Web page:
Going one level further, we get “indirect trade”. For instance, in some professional networks, people try to follow the norm of “paying it forward”. Junior members get mentoring from senior members, without giving the senior members anything in return. Instead, the junior members are expected to mentor the next generation of junior members. This creates a chain of mentoring from generation to generation. The result is that each generation gets the mentoring they need, but aid is never directly exchanged.

Other groups sometimes follow the norm of helping whoever is in need, without asking for anything directly in return. The understanding is that in the long-term, the total benefits of being in the group are larger than being out of it.

For instance, maybe A helps B, then B helps C and then C helps A. Then, all three have benefited, but no direct trades were ever made. Rather than “I’ll scratch my back if you scratch mine”, it’s a ring of back scratching.

This is also how families work. If you can help your brother with his homework, you don’t (usually) make an explicit bargain that your brother will help you with something else. Rather, you just help your brother. In part, there’s an understanding that if everyone does this, the family will be stronger, and you’ll all benefit in the long-term. Maybe your brother will help you with something else, or maybe because your brother does better in school, your mother has more time to help you with something else, and so on.

We call this “indirect trade” because people trade via the community rather than in pairs. It’s a way to have more trade without a market.

However, we can see that pre-emptive and indirect trade can only exist in the presence of a significant amount of trust. Normal markets require trust to function, because participants can worry about getting cheated, but ultimately people make explicit bargains that are relatively easy to verify. With indirect trade, however, you need to trust that each person you help will go on to help others in the future, which is much harder to check up on.

Moreover, from each individual’s perspective, there’s an incentive to cheat. It’s best to accept the favours without contributing anything in return. This means that the situation is similar to a prisoner’s dilemma.

Communities can avoid these issues through the mechanisms we’ve already covered. If community members can track the reputation of other members, then other members can stop giving favours to people who have a reputation for defecting. Likewise, if everyone obeys the cooperative norms we covered in the previous section, then these forms of trade can go ahead, creating further reason to follow the norms.

Pre-emptive and indirect trade can also only exist when each member expects to gain more from the network in the long-term than they put in. This is why professional networks tend to involve people of roughly similar ability and influence.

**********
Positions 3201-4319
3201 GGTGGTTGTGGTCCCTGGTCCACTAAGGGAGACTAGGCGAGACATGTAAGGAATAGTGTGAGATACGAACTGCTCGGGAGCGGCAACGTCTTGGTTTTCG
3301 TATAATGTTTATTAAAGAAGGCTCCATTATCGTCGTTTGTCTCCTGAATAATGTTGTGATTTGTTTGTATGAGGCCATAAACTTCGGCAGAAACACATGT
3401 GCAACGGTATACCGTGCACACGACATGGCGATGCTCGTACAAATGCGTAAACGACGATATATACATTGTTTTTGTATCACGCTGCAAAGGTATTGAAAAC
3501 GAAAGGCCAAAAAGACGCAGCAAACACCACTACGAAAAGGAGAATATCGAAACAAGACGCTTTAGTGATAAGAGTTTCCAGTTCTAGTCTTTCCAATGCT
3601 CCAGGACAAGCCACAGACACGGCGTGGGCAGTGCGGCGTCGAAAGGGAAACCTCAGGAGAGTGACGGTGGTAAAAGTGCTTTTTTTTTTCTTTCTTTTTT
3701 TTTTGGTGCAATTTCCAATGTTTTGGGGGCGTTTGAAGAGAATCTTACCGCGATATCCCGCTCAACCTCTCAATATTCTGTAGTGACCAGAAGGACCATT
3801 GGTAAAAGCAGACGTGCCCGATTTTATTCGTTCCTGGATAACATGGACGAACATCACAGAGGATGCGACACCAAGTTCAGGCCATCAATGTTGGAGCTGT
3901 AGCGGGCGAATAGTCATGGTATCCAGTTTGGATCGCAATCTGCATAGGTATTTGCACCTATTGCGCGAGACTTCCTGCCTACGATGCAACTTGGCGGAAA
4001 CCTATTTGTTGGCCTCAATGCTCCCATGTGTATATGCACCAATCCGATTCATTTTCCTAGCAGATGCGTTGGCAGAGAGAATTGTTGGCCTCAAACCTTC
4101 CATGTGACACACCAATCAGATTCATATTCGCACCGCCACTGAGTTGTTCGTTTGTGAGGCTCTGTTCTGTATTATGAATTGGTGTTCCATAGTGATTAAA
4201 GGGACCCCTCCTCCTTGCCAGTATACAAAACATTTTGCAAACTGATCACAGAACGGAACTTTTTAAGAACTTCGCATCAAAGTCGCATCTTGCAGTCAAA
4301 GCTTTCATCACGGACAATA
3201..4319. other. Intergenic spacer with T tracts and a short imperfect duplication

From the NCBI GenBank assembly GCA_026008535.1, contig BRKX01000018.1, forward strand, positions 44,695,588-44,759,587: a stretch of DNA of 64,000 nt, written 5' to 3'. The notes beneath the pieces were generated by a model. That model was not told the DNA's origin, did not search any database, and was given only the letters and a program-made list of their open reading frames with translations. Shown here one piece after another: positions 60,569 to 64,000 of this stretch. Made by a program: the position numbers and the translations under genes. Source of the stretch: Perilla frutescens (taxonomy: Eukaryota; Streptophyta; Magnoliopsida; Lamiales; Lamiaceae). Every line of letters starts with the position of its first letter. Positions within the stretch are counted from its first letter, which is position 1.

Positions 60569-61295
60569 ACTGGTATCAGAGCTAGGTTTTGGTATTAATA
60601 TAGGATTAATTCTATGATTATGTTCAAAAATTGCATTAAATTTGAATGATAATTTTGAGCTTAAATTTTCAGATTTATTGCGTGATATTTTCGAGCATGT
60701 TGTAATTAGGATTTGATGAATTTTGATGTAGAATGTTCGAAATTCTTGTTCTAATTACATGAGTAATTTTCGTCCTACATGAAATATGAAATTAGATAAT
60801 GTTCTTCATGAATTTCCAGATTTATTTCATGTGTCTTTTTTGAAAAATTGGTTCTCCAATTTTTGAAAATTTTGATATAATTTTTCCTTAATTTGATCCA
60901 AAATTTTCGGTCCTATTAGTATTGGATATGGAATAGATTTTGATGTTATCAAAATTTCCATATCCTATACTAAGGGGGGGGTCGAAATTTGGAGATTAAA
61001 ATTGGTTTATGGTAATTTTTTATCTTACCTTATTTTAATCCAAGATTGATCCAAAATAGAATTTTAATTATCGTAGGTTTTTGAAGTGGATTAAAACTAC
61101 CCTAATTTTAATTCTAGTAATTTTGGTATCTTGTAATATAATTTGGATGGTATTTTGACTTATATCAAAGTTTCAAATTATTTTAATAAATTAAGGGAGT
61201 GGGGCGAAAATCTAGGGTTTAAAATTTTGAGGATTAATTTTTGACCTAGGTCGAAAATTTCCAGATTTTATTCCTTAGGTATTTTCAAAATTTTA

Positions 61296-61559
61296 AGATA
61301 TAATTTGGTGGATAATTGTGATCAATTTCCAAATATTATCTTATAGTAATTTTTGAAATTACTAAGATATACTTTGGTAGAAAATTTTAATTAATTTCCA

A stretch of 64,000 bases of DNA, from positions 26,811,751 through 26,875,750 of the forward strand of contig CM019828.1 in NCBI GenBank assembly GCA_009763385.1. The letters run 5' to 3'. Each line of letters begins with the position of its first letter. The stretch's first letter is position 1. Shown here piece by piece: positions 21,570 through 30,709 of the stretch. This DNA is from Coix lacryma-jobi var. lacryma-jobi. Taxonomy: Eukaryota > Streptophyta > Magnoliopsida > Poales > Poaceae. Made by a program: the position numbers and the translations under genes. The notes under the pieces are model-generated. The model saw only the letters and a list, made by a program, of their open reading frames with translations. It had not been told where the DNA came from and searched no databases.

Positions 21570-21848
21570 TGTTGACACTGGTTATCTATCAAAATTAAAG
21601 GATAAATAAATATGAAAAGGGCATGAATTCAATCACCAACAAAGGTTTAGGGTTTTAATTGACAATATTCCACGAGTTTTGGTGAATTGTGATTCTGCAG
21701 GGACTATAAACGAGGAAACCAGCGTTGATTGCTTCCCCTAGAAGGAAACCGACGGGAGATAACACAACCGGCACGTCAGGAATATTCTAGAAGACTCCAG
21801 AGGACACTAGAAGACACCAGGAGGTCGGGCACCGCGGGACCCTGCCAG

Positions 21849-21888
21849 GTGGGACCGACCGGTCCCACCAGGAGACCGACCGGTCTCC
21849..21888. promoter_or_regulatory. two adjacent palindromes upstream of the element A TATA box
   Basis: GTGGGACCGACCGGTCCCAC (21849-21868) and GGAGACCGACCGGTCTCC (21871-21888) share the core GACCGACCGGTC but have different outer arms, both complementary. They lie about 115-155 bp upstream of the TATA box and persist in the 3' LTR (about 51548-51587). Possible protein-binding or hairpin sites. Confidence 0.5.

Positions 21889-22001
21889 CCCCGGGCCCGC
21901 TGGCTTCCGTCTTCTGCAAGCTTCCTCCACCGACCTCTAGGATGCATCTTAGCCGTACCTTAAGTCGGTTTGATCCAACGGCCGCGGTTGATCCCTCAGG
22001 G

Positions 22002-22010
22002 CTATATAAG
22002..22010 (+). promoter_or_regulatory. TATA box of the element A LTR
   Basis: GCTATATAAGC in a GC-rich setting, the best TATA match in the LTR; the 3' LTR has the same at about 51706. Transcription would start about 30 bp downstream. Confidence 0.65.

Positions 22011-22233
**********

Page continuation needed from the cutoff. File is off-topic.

We’ve now seen several reasons to default to being nice to other community members: avoiding coordination failures and generating pre-emptive and indirect trades. There’s also some empirical evidence to back up the idea that it pays to be nice. In Give and Take, Adam Grant presents data that the most successful people in many organisations are “givers” — those who tend to help other people without counting whether they get benefits in return.

However, he also shows that some givers end up unsuccessful, and one reason is that they get exploited by takers. This shows that you need to be both nice and provocable. This is exactly what we should expect based on what we’ve covered.

Shared aim communities and “trade plus”

Everything we’ve covered so far is based on the assumption that each agent only cares about their own aims i.e. is perfectly self-interested.

What’s remarkable is that even if people are self-interested, they can still cooperate to a large degree through the mechanisms we’ve covered and end up ahead according to their own values. This suggests that even if you disagree with everyone in a community, you can still profitably work with them.

However, what about if the agents also care about each others’ wellbeing, or share a common goal? We call these “shared aims” communities. The effective altruism community is an example, because at least to some degree, everyone in the community cares about the common goal of social impact, and our definitions of this overlap to some degree. Likewise, environmentalists want to protect the environment, feminists want to promote women’s rights, and so on. How might cooperation be different in these cases?

This is a question that has received little research. Most research on coordination in economics, game theory and computer science, has focused on selfish agents. Our speculation, however, is that shared aims communities have the potential to achieve a significantly greater degree of cooperation.